DACONO - Sunday marked the last day the traveling Vietnam Memorial would be in Dacono.
The replica wall travels the country as a way for those who may not be able to visit the real memorial in Washington D.C. can still pay homage to those who served.
For veterans, it is an emotional experience.
For families, the wall has served as a lesson for younger generations like Ari Harrison and his daughter Ava.
Ari lives in Erie. His father, Cpt. Ellis Greene died in Cambodia when Ari was 6 months old.
“I asked my grandfather I said who's that man on the wall you have pictures of him everywhere,” Harrison said remembering the first time he inquired about his father. “He said that's your dad. He loved you very much.”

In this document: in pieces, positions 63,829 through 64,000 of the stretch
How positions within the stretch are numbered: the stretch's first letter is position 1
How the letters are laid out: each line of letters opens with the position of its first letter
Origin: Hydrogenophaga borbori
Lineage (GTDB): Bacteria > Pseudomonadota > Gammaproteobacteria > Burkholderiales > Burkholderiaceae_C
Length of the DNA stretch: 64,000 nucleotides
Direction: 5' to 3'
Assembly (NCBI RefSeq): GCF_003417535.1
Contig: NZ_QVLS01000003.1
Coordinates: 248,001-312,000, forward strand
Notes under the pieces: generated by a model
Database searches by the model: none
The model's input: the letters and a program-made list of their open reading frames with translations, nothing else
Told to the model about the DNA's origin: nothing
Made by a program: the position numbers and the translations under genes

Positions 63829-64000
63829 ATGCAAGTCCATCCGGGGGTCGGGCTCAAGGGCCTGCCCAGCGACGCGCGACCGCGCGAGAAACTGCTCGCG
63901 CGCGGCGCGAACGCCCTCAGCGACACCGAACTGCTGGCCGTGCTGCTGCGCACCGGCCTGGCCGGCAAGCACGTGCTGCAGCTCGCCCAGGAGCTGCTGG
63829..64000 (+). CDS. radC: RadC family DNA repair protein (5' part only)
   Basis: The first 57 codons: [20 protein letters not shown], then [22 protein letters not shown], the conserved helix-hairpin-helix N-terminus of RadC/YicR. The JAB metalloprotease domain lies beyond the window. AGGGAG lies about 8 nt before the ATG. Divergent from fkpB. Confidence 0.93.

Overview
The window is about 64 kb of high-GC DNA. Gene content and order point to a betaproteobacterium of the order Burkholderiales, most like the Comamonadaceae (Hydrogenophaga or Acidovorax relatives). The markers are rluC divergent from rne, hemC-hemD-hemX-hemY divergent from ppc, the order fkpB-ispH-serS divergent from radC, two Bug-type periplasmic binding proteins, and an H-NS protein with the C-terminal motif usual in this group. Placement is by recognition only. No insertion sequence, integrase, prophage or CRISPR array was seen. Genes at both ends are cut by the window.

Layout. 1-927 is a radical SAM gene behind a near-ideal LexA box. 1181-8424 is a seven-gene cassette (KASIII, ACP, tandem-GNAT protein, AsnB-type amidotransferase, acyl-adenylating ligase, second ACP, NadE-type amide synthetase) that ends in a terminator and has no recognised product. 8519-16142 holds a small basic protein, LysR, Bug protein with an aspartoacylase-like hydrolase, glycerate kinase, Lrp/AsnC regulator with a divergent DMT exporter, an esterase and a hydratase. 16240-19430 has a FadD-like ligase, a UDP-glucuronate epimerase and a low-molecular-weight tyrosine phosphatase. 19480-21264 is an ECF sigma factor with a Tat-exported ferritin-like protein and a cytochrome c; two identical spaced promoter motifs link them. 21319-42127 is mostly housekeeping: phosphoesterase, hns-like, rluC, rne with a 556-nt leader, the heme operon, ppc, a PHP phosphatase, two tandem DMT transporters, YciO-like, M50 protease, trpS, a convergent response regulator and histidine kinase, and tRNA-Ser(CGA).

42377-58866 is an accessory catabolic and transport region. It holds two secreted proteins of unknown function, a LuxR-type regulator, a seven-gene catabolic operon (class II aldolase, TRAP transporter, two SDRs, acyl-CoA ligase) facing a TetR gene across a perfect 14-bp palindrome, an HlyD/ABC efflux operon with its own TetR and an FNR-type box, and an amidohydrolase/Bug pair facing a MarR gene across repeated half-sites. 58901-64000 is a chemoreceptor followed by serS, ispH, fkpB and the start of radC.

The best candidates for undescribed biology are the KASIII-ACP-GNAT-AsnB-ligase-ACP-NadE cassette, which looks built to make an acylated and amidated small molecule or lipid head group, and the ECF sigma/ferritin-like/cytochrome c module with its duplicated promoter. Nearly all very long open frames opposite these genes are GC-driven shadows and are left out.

Ari has only learned about his father through those pictures and first-hand accounts from veterans that served alongside him.
“From what I’m told I look and act just like him,” Ari said. “I have pictures of him that I see here but I never heard him talk.”
Ari says walls like the traveling memorial help in learning more about his father. He grew up near Washington D.C, and attended the unveiling of the real memorial in 1982. He’s also made yearly trips to visit with his father’s comrades as well as friends to share memories and learn new ones he can pass along to his daughter.
“It’s important for her to know where she comes from,” he said. “Today [respect] doesn’t seem to be that deep-seeded.”
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